Since President Obama signed the Affordable Care Act into law, more than a dozen states have enacted legislation that prevents private insurance companies from footing the bill for abortions. Twenty-three states have passed such laws since Republicans realized the Obamacare is here to stay, and states like Texas have made it increasingly difficult to have the procedure done. The Republican reaction to Obamacare has been destructive and petty, but it's unacceptable that Republicans are taking their frustrations out on women.
Once open enrollment begins, women in those 23 states will be unable to use an insurance exchange to purchase a health plan that covers abortion except in extreme circumstances. According to Elizabeth Nash of the Guttmacher Institute, states started passing restrictive laws "as soon as the ink was dry" on the act. "You don't have over 20 states passing laws on an issue and not have it considered a major trend," she said.
But what does this have to do with the Obamacare? Wouldn't Republicans have been pushing for these restrictive laws anyway?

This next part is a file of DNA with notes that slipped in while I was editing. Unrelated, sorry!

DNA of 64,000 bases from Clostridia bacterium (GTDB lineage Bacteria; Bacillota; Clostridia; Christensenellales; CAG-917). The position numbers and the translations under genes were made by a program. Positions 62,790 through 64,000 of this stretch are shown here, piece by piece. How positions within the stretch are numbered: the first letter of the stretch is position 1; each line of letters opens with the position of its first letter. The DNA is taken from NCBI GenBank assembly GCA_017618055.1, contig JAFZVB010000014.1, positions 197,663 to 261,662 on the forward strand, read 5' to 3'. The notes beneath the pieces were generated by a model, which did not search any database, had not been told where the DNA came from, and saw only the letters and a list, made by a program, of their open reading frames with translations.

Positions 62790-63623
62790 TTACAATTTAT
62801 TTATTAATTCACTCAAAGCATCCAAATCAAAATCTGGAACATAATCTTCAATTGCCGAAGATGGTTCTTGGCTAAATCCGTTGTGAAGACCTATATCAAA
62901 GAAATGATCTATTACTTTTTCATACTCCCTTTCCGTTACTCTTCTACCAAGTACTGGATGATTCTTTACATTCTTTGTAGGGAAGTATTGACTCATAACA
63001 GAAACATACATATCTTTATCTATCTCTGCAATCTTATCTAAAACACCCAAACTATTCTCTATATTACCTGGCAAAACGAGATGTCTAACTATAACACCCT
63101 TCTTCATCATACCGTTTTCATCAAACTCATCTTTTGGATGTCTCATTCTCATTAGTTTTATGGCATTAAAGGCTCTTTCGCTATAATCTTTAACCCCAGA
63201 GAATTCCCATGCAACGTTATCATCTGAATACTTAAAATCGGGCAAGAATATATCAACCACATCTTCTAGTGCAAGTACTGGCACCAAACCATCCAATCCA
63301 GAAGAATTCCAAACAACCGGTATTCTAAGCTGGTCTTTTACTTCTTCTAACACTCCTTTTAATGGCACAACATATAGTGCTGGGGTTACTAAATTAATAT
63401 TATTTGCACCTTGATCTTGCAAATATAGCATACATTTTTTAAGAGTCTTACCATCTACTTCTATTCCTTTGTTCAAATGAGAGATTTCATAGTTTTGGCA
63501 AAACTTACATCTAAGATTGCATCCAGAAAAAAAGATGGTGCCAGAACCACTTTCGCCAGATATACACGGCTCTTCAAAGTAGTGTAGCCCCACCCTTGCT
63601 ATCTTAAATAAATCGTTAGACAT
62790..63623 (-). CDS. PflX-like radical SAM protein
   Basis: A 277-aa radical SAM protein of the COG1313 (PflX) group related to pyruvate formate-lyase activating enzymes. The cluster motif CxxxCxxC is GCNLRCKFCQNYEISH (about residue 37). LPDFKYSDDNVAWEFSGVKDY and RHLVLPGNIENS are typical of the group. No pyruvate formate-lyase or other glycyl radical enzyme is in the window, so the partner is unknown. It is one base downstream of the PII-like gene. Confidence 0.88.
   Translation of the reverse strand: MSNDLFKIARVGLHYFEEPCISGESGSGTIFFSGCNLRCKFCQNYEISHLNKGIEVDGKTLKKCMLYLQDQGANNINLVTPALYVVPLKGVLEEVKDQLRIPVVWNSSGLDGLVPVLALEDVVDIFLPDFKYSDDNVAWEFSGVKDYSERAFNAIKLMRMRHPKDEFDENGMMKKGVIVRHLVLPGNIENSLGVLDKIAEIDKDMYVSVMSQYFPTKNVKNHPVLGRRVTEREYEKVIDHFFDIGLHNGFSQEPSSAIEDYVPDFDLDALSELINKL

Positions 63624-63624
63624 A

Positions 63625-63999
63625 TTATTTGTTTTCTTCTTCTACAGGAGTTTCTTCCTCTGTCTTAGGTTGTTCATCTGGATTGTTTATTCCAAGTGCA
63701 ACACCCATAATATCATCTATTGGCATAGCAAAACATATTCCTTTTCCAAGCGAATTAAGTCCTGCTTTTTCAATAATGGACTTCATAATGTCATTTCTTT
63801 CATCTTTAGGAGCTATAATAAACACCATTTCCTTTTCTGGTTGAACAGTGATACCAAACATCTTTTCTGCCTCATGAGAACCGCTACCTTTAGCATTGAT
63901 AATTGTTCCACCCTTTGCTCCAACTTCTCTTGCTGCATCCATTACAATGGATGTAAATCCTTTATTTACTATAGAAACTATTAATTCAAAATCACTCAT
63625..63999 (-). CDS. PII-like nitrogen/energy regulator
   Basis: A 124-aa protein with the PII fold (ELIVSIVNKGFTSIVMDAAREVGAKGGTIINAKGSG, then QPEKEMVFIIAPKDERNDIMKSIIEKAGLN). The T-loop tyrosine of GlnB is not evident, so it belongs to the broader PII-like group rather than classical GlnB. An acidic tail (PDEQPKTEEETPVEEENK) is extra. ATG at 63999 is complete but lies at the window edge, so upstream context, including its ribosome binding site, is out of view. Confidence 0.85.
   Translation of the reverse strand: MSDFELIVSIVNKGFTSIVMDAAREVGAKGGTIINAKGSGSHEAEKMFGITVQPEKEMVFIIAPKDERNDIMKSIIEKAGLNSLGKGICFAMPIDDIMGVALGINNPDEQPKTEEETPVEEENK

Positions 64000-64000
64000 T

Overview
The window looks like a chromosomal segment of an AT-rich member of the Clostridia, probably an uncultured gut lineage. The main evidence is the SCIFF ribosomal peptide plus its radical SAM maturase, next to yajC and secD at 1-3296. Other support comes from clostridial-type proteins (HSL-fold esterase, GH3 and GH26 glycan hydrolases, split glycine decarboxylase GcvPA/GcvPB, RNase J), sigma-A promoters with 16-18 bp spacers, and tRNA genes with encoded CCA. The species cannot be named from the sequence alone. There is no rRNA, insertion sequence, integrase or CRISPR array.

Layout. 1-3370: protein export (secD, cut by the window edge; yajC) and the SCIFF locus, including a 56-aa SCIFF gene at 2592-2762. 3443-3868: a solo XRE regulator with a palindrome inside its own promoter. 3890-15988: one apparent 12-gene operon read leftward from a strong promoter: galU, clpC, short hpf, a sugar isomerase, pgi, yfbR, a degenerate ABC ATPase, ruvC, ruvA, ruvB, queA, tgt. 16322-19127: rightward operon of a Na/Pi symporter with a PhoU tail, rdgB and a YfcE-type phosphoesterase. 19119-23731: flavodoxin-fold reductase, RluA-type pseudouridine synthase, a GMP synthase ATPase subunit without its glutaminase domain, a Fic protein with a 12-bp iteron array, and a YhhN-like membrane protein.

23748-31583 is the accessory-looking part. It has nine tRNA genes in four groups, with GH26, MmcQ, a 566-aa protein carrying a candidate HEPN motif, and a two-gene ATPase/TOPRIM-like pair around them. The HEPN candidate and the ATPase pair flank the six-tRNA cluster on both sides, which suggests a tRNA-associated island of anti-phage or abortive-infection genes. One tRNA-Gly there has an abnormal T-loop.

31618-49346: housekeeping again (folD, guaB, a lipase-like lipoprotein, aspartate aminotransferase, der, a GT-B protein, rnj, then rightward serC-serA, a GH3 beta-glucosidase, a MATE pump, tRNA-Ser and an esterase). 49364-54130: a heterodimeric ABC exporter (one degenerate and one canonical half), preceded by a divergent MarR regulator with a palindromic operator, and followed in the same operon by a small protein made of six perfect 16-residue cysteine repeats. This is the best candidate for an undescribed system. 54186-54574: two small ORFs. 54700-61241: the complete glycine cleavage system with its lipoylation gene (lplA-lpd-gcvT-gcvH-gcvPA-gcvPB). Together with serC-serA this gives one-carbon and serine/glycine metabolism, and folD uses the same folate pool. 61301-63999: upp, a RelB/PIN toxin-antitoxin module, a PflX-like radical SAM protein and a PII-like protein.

Yes, but not with as much intensity. In 2011, the year after the act was signed into law, state legislators proposed more than 1100 "reproductive health and rights-related provisions," according to a Guttmacher Institute analysis; compare this to just 950 in 2010.
But it gets worse the deeper you dig: nearly 70 percent of the 2011 provisions restrict abortion service access. In 2010, only 26 percent of new provisions included abortion restrictions. The year 2011 also broke the record for most new abortion restrictions enacted — a whopping 92. The previous record was 34 in 2005.
The act may have fueled the fire for Republicans but their real ace-in-the-hole was leveraging the momentum of the then-strong Tea Party movement. The GOP also experienced a surge in political offices after the 2010 elections.
It has becomes clear that this is a high school-level maturity game where Republicans, frustrated by Obama's reelection, the passage of Obamacare, and the ever-rising deficit are passive-aggressively riling up their party to make abortions less accessible for women. Apparently, immaturity works; though they're lacking support from 20-somethings, minorities, and libertarians, the GOP still has plenty of religious fanatics who will get behind anti-abortion legislation.
The Republican reaction to the health care law is terrible for women. Now, more than ever we need a strong coalition of people to stand up for women's rights. Our bodies have been scapegoated for way, way too long.